When do I get to start having fun?

Our daughter stayed home sick yesterday and was talking with my wife.  Somewhat out of the blue she asked When do I get to start having fun? Not sure of the context, my wife asked “Do you mean when you aren’t sick any more?”  No, later.  After college. “But college can be fun.”  At this point my wife was on the receiving end of an exasperated look.  The look reserved for when a grown up doesn’t understand. Then our daughter clarified:

When do I get to have a husband?  When can I be married?

This pleasantly surprised us both.  While you probably have guessed that I’m pro marriage, we don’t lecture our daughter on this issue.  But we are very happy, and laugh a great deal.  So I think our daughter was paying us a huge compliment in her own way.

My wife and I were talking about it and neither of us had this attitude as kids.  We both had it drilled into us that you had to “have fun” before getting married.  We married fairly young anyway, and both are glad we did.  Think of all the fun we would have missed otherwise.  My wife mentioned the standard bromide that you need to “see the world” before getting married.  As if this somehow wouldn’t be possible once married.  We both did do some international travel before getting married, but we have done far more since we got married than before.

While there are some good potential reasons to hold off on getting married for a bit (not mature enough to commit, haven’t found the right person), wanting to have fun first strikes me as the worst reason.  Not only is it not true, but it is an awful way to think about marriage.  What does this say to your future spouse?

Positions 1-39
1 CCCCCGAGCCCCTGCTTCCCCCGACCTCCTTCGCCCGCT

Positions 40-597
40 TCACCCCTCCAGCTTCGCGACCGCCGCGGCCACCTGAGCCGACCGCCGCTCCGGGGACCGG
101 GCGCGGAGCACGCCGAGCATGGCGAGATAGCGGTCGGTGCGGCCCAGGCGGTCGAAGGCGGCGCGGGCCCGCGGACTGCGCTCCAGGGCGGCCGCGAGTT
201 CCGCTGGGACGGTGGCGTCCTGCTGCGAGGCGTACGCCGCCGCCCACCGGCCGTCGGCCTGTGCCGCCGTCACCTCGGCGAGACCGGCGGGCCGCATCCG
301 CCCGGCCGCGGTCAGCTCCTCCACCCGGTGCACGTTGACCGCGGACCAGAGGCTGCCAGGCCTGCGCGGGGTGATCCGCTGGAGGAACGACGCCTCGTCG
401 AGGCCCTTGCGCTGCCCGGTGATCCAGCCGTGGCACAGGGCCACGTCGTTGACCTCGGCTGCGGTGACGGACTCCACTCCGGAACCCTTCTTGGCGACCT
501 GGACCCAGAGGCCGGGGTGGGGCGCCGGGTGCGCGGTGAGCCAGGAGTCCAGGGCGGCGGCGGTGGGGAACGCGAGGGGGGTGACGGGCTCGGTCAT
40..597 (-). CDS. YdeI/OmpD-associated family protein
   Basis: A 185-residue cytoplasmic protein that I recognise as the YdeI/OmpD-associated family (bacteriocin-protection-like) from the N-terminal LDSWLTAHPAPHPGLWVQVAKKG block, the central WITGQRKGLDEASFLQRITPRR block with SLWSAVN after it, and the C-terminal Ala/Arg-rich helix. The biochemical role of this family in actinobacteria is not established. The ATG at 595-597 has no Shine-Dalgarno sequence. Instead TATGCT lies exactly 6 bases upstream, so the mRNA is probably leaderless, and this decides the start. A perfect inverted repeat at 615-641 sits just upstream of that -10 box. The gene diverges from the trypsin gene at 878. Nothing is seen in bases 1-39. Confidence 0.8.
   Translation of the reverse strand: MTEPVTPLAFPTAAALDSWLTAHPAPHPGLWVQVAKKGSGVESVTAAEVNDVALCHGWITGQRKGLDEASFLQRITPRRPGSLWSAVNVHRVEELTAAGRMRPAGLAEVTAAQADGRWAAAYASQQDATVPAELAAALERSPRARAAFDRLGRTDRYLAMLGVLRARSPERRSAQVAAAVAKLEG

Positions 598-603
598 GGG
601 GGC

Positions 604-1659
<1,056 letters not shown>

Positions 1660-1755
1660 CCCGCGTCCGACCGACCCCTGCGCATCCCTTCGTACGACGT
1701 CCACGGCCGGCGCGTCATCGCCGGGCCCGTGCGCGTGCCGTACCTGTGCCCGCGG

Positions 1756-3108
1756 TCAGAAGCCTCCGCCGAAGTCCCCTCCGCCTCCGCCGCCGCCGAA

Yeah, I wanted to get the fun stuff out of the way before I got tied down with you!

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14 Responses to When do I get to start having fun?

  1. J says:

    I recall the first few years of my marriage to have been a whole lot of fun. I hope that the hubs and I are both healthy enough to have that again once the boys are in college–not that raising them hasn’t also been fun.

  2. Anonymous age 68 says:

    I started at the ole’ radio factory in 1966. I was 24, just out of the Army. Older men said,”When you gonna’ get married?”

    I said, “As soon as I find the right one.” Without going into the success of that task, that was the attitude of young men in those days.

    In the mid 70’s, a young man came in as a new tech. I asked him, “When you gonna’ get married?”

    He laughed and said, “First I am going to have fun.” He had fun a few years, then married, then they split.

    In the mid-90’s, we had an outstanding young man come in. When you saw this kid, any father of a daughter had to think, “SON-IN-LAW!!!” Excellent lad.

    I asked him one day, “When you gonna’ get married?”

    He immediately jumped up, got all red in the face, his fists doubled up, shaking with rage. I honestly thought he was going to hit me.

    When he calmed down and was able to speak coherently, I asked him about it. He said it was very offensive to be accused of being stupid enough to marry, with the things he had seen happen in divorce courts to his own age peers, and he couldn’t have been over 21 or 22 years old.

    These are only isolated anecdotes, of course, but I suspect they were not atypical for their times. This is not good for society. Not good for men; not good for women; not good for anyone.

  3. dalrock says: